A couple of kids in each class act as ‘Twitter monitors’. They send a couple of updates per day, that’s all, but it’s a really heart-warming thing: I’m getting a stream of tiny snap-shots from the chalkface. I feel closer to my Son and to what he’s learning (and it’s an improvement on the “er… I forgot” that I get if I ask him what he did at school today).

The idea is to give outsiders (principally parents) an insight into classroom activities and, ultimately, to connect classes together. A class here in the UK could follow one in India, for instance, and vice versa. I’m pretty sure Mr Keen would hate this, of course. But am I bothered?

Transforming trade unions

The debate about wage discipline leaves a lot unsaid. Unions, government and employers all have their points of view but none can acknowledge the simple economic truth that underlies the need to keep salaries under control. It’s not a pleasant truth.

I think we’d rather not think about it. We ought to, though, because it’s fundamental to the fairness of our society which, as everyone knows, is now at an all time low.

It goes like this: to keep inflation under control we need to keep the wages of ordinary working people under control. Even where the wages of the those ordinary people aren’t the main problem we still need to keep them under control because… well… because we can. We can’t control the wages of the rich or even the fairly well off because they have market power. They have clout because they have skills that are in demand and jobs that are hard to fill.

Holding down the wages of people in highly-paid knowledge economy jobs will drive people to other markets and other sectors where there’s less pressure on earnings. So, poorer people, who can’t take off for another employer or jurisdiction with alacrity, take the brunt and the high-fliers float free. Gordon Brown doesn’t (can’t) go to the chartered accountants or the hedge fund managers and ask them to hold their wages down so he goes to the TUC instead.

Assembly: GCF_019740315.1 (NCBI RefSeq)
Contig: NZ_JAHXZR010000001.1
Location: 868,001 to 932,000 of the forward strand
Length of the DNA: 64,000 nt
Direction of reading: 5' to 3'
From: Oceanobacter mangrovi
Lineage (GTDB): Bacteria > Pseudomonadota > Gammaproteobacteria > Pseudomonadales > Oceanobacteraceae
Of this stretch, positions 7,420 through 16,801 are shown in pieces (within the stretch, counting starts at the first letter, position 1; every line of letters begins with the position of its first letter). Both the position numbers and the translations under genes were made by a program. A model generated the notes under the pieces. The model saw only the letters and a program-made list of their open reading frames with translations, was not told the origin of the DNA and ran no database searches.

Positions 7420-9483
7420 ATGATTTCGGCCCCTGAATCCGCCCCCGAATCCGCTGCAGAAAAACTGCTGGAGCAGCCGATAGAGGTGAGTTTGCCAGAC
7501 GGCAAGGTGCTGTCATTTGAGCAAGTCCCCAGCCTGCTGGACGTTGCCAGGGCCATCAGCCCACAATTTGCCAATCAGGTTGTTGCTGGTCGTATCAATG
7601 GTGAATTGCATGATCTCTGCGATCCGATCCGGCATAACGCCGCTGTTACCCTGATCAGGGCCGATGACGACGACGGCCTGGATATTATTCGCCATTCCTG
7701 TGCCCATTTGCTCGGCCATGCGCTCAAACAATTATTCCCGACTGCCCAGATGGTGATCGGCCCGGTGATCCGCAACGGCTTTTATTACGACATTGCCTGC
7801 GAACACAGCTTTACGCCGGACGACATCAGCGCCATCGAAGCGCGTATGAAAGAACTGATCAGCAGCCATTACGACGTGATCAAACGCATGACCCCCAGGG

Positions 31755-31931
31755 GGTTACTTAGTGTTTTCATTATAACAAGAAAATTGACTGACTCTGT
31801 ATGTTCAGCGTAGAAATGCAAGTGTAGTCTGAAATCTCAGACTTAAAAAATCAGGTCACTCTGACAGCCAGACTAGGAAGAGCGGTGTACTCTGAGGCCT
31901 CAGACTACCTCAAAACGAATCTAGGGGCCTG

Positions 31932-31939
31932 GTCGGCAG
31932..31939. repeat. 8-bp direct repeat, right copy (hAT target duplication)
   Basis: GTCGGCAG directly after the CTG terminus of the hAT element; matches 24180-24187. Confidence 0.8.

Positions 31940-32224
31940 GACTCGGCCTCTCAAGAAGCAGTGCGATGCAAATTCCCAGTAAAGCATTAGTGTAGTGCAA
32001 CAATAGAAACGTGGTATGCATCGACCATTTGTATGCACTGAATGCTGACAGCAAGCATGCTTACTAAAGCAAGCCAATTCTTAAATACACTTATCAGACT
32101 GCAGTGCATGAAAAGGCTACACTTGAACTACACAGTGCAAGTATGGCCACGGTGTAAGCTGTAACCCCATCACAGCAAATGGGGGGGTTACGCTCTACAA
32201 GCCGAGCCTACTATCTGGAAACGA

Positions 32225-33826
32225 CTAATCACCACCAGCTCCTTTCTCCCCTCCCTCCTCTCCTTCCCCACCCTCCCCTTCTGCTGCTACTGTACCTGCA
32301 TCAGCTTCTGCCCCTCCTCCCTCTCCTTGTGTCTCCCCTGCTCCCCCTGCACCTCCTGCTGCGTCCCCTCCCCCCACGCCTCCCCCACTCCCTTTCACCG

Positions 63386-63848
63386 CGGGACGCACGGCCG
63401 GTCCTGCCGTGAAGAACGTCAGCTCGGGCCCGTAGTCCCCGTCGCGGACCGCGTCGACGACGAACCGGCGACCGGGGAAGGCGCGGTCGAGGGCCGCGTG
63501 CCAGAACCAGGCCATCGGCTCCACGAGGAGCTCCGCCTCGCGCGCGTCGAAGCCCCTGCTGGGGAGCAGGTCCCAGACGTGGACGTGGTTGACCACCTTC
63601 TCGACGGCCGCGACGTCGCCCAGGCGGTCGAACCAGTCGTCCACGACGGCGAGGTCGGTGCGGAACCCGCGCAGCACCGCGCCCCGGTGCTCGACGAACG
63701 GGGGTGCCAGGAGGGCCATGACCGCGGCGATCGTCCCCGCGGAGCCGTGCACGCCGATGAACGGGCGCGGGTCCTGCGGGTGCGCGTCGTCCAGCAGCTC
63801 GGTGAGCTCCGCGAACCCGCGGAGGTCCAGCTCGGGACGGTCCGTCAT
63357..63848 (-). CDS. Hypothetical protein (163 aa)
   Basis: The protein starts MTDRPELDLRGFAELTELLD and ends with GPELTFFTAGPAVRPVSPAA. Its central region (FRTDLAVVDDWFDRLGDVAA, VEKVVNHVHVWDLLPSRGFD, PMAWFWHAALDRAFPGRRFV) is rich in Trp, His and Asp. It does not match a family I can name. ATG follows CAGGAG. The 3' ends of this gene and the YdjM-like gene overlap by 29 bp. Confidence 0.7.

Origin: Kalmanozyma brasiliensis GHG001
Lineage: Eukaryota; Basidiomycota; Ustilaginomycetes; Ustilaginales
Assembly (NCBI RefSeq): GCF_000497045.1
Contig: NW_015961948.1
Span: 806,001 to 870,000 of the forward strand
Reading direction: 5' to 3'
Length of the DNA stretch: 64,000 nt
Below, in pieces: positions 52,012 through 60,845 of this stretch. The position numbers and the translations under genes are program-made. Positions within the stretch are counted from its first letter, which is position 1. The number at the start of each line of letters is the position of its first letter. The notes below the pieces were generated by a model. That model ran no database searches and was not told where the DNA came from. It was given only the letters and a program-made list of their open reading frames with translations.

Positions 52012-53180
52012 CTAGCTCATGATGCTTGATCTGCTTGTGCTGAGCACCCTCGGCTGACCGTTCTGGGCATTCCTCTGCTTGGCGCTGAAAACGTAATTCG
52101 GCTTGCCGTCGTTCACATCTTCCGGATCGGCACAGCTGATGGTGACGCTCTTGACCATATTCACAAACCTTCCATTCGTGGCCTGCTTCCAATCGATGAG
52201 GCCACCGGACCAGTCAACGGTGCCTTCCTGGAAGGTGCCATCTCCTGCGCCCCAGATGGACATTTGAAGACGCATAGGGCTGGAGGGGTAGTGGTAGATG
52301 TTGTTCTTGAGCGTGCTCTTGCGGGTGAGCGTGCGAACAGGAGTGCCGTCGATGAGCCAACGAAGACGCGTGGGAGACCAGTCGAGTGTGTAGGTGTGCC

Everyone knows this and – especially if you’re one of those low-paid workers – it leaves a really nasty taste in the mouth. Bitterness and conflict follow. Self-destructive, counter-productive and unpopular strikes will make things worse but they’ll happen anyway because that’s what you get when you make people feel undervalued. It hurts their feelings. They react negatively.

Brown will win this round: his speech at the TUC was politically brave, principled and economically sound but, let’s face it, deeply wounding to working people. Is there a way round this? Can a society behave properly towards its lowest-paid workers while observing liberal market orthodoxy and keeping inflation under control? Maybe.

Some economies seem to manage this balancing act. Nordic states where the gap between rich and poor is much smaller, for instance. But in these countries there’s a much more explicit social contract. People seem to accept that a fair deal for poorer workers requires fewer perks for the rich. Frustration and resentment are kept in check.

The other approach – one we seem to find equally unpalatable – would be to boost the marketability of those low-paid workers. Give them a bit of a kick up the arse and get them onto training courses and up the career ladder and into the protected class of higher value workers. There’s merit in this too – although it sounds a bit Norman Tebbit.

Poor people have low self-esteem (as a rule) and find it harder to improve their circumstances than people who already have. A bitter, defeated attitude is a necessary consequence. Direct action to improve people’s attitude to life, their aspirations and their prospects would help and trade unions might be just the people to deliver it.

What if the unions stopped organising disputes and started organising courses? What if they invested those still substantial union subs in colleges, stimulating publications and self-esteem workshops? I’m not joking. The new model trade union could be a capacity building club: an accessible, positive and self-aware institution whose primary goal is not defending the status quo but improving members’ prospects. Hopeless, I suppose.

Deli duel

Yummies Deli in Radlett, Hertfordshire
Tzar Deli in Radlett
Here in Radlett on the Northern fringes of London’s suburbs we’re getting ready for an awesome deli smackdown. Yummies, the incumbent – just renovated and under new ownership – is getting ready to take on nervous-looking newcomer Tzar, a few doors down the road and now sporting a sightly defensive banner saying “it happened here first”.

Can both survive, even thrive, in a community of 8,000? Will Yummies exploit the home advantage (they’ve been selling bagels and Chollas here for years) and see off the pretender? Can Tzar’s slightly fancier produce (and tables to sit at while you’re eating it!) overturn the status quo and triumph? It could go either way. Gripping stuff.